Anjan Chatterjee

Professor of Neurology, University of Pennsylvania

Anjan Chatterjee is a Professor of Neurology, and a member of the Center for Cognitive Neuroscience, and the Center for Neuroscience and Society at the University of Pennsylvania. He received his B.A. in Philosophy from Haverford College and M.D. from the University of Pennsylvania. His clinical practice focuses on patients with cognitive disorders. His research focuses on spatial cognition and language, attention, neuroethics, and neuroaesthetics.

He co-edited Neuroethics in Practice: Mind, Medicine, and Society. His co-edited book, The Roots of Cognitive Neuroscience: Behavioral Neurology and Neuropsychology, and a single-authored book, The Aesthetic Brain, are forthcoming. He is on the editorial boards of: Cognitive and Behavioral NeurologyBehavioural Neurology;NeuropsychologyJournal of Cognitive Neuroscience;Journal of the International Neuropsychological Society;European NeurologyEmpirical Studies of the Arts;American Journal of Bioethics: Neuroscience; and Policy Studies in Ethics, Law and Technology.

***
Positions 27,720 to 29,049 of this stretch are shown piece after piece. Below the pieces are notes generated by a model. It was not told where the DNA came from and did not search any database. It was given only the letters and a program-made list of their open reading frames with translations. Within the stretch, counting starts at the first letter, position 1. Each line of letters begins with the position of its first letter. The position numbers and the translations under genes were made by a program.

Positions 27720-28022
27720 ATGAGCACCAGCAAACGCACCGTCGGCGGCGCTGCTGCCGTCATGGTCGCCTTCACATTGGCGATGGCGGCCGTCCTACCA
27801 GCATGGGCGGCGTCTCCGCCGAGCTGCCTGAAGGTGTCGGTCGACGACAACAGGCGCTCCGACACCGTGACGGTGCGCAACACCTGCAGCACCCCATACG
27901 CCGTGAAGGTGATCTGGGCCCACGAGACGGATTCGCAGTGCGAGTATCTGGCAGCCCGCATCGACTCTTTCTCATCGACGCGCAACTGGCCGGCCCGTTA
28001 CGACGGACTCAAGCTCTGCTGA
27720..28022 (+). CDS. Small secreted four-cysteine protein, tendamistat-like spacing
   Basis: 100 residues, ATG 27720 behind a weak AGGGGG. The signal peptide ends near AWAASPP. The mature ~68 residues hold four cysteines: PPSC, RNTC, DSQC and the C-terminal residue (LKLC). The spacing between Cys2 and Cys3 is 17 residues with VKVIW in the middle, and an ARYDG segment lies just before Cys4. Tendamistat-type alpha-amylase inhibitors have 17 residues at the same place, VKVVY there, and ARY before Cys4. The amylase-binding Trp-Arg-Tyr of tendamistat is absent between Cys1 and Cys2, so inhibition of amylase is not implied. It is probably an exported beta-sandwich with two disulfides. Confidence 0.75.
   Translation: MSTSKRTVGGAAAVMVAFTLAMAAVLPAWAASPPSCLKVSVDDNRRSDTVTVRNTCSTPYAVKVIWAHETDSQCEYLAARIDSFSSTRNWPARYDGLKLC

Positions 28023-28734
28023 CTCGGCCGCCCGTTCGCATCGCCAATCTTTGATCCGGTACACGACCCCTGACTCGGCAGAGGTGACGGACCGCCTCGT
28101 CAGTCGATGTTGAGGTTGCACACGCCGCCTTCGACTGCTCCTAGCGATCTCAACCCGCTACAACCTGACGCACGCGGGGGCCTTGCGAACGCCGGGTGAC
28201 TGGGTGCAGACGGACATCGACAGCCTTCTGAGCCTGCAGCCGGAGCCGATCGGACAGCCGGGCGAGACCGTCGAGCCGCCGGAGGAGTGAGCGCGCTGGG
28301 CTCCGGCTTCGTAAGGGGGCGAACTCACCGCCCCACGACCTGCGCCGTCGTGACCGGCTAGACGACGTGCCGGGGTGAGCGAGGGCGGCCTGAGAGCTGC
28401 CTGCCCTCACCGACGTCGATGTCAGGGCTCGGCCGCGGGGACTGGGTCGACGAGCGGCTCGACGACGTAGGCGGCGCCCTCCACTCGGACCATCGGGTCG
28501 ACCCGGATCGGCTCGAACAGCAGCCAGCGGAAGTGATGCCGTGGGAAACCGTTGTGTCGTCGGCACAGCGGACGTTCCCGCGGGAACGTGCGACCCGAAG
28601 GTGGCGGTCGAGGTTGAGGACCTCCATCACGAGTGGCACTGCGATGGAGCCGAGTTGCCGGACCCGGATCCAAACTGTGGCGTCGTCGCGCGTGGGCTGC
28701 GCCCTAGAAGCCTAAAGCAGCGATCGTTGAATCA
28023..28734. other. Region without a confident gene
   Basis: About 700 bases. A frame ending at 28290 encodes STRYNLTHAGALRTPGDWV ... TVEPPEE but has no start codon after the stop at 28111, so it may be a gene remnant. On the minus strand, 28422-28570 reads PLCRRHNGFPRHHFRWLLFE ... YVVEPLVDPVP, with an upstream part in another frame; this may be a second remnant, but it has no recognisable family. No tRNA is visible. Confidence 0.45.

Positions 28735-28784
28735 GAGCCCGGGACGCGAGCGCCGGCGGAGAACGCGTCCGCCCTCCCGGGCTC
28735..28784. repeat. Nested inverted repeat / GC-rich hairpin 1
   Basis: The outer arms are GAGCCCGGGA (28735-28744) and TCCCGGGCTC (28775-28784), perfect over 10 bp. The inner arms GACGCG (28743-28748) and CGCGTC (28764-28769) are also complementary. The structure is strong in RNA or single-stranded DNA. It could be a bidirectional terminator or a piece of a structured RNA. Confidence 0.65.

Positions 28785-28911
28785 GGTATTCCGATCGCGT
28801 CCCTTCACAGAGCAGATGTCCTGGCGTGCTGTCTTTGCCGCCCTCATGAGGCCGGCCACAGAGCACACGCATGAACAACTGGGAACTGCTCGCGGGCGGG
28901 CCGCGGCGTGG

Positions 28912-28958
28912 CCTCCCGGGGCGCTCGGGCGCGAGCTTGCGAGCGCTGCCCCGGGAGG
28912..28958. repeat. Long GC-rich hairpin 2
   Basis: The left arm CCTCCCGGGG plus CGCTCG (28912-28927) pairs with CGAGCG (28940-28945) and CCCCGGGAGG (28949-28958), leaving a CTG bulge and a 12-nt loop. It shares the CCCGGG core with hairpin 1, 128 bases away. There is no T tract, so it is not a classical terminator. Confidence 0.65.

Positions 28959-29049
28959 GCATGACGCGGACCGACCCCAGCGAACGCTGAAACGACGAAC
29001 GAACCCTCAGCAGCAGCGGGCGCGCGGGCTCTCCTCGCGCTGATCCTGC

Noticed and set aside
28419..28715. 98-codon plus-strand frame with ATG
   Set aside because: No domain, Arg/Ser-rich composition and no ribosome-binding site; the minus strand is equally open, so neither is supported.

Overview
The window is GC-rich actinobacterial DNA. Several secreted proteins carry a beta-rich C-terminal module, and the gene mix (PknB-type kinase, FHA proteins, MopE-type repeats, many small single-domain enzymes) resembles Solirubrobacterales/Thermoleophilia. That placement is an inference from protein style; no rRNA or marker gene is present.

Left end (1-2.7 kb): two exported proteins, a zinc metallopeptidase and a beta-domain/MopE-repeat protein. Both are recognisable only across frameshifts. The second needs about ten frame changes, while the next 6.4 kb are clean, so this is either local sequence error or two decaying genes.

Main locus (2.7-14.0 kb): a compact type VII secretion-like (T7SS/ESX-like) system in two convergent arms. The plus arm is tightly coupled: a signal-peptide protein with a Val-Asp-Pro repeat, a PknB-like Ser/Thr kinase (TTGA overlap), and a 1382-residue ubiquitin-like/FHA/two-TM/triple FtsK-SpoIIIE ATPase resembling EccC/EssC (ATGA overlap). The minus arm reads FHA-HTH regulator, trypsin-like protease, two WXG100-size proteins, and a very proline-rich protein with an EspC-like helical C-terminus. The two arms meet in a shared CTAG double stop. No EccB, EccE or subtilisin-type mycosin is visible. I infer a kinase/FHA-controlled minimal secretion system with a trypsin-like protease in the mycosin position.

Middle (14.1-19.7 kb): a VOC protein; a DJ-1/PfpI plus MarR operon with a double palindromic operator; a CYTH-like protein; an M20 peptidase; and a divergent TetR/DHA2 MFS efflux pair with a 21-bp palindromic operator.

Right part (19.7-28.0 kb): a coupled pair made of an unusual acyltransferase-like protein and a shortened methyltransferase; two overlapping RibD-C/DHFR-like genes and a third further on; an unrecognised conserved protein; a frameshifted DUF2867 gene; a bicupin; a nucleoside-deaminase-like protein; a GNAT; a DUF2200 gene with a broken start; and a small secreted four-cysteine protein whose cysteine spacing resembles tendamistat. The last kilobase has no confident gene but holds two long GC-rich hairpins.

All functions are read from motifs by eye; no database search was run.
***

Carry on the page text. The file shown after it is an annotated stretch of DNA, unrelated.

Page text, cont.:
He was awarded the 2002 Norman Geschwind Prize in Behavioral and Cognitive Neurology by the American Academy of Neurology. He is a founding member of the Board of Governors of the Neuroethics Society, the President of the International Association of Empirical Aesthetics, and the President of the Behavioral and Cognitive Neurology Society. He is on the Board of Haverford College, the Associated Services for the Blind and Visually Impaired, and Universal Promise.

Participant In:

Aby Warburg: Art, Neuroscience, and Psychoanalysis: Day 1

Saturday, October 12th
9:00AM - 4:15PM

Past Event

This two-day symposium explores Warburg’s ideas and their adumbrations, e.g., his preoccupations with – and intuitions about – memory, both in relation to different forms of artistic creation and in anticipation of concepts related to neuroplasticity and neuroesthetics; the significance and fluency of the image – its elliptical and metaphoric functions – and of affect… read more »